In 2012, the Eagles were dealt several severe blows to their offensive line. They lost Peters for the entire 2012 season after he ruptured his achilles tendon.

McCoy wasn't nearly as dominant in that season in Peter’s absence, as he rushed for only 840 yards though still managed 4.2 yards per carry. While McCoy got hurt down the stretch of that season and his 207 attempts from 2012 pales in comparison to his league-leading 314 attempts in 2013, but it’s worth noting the difference a healthy offensive line made in 2013 compared to a two seasons ago.

2014 Outlook

The Eagles will likely fall somewhere in the middle of those two extremes in 2014, but probably wind up closer to their 2013 output. They won’t be as dominant as they were in 2013, as they will not have tackle Lane Johnson for the first 5 games due to a PED suspension. Backup Dennis Kelly will likely take over the reins, and one has to wonder if it will affect Shady’s play in 2014. Philly drafted Kelly in the fifth round in 2012 out of Purdue. It will be his first season starting at tackle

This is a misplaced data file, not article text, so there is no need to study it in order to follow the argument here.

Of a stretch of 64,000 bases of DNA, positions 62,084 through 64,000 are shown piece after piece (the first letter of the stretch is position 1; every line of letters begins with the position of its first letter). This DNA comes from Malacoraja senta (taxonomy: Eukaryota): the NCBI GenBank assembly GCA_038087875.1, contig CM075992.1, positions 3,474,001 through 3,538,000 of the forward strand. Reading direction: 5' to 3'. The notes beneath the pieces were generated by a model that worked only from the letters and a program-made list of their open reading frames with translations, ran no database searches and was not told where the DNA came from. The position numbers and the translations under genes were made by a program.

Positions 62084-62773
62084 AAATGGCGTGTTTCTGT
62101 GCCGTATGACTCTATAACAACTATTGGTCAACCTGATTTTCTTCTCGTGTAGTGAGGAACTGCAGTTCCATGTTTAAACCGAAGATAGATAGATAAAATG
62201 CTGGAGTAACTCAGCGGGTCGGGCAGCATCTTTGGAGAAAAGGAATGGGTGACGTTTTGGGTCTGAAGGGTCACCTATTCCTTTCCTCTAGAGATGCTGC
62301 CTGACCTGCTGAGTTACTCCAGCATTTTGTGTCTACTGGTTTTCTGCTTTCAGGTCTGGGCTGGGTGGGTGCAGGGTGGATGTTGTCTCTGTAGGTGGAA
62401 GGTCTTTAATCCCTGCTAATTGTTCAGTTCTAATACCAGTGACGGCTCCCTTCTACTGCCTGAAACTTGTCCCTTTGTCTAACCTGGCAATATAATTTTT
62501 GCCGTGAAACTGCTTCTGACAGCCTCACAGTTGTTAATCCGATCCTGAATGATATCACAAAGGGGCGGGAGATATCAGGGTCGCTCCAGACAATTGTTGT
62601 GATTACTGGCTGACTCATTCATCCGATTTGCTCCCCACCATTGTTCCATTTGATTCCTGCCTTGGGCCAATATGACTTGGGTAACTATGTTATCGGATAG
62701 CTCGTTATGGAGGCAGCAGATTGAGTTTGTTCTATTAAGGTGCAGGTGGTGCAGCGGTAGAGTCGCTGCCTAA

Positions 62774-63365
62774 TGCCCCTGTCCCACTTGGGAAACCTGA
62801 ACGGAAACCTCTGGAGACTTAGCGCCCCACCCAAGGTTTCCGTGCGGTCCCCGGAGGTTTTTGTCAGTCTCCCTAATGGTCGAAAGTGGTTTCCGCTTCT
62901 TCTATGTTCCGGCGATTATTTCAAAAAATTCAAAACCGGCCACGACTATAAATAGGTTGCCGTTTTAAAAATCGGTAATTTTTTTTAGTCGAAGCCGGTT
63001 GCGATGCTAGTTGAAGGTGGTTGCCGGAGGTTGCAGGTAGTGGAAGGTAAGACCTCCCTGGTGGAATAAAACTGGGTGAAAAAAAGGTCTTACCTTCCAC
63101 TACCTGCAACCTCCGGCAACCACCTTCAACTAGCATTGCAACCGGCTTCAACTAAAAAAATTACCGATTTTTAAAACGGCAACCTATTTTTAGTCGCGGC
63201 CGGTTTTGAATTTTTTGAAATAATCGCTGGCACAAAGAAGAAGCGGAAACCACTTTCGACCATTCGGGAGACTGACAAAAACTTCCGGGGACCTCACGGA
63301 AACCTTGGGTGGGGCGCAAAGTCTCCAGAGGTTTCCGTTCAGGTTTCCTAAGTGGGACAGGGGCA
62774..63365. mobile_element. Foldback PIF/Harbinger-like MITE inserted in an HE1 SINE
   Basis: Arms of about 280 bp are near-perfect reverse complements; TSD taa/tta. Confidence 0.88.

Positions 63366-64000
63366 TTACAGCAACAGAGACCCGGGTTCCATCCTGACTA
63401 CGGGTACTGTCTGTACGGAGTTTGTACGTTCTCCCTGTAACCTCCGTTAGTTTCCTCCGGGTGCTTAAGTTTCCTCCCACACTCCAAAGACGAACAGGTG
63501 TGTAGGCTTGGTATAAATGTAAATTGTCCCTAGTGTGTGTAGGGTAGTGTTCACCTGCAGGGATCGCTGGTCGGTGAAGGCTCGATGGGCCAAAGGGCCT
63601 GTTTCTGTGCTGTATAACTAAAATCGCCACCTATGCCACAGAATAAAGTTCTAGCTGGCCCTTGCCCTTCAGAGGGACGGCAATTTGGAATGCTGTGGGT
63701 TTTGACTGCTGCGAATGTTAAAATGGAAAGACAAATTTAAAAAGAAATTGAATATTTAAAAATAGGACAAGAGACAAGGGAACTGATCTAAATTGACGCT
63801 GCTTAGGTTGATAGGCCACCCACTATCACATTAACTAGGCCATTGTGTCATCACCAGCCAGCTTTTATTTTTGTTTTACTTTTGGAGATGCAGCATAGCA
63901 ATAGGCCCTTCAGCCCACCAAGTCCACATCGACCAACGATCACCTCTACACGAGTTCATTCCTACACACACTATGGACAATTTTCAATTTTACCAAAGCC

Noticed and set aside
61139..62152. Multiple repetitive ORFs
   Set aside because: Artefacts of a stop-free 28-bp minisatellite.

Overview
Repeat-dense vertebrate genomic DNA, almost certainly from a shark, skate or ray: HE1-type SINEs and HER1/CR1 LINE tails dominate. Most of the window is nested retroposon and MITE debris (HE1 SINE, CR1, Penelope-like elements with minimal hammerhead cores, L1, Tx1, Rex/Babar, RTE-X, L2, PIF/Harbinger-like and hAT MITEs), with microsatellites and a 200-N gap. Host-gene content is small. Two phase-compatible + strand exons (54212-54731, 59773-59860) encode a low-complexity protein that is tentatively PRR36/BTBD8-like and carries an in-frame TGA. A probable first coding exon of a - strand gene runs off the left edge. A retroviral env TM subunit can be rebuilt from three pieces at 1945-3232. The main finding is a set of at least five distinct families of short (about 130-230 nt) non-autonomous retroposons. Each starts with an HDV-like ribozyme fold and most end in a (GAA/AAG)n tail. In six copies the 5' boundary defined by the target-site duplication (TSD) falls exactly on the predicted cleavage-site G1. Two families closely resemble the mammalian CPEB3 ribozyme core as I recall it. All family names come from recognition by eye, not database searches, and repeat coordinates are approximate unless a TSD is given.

Coach Chip Kelly selected Johnson based on his athletic ability, which is crucial for linemen in a blur of an offense that stresses getting to the second level as quick as possible. Aside from Johnson, the Eagles return all their starters from last season and one guy shouldn't bring the whole unit down too much.

Last modified on Monday, 14 July 2014 15:24
George Banko

George Banko started talking about fantasy football shortly after graduating college. He started as an intern at before working as a staff writer for Fantasy Knuckleheads. He currently contributes to the Fantasy Hot Read podcast, which is available on itunes. He also educated himself on player evaluation and is a graduate of The Scouting Academy in 2015, which is an online course run by former NFL Scout Dan Hatman. He started Fantasy Football Helpers as a blog in 2011 and converted it to a full-scale website in 2014. Read more.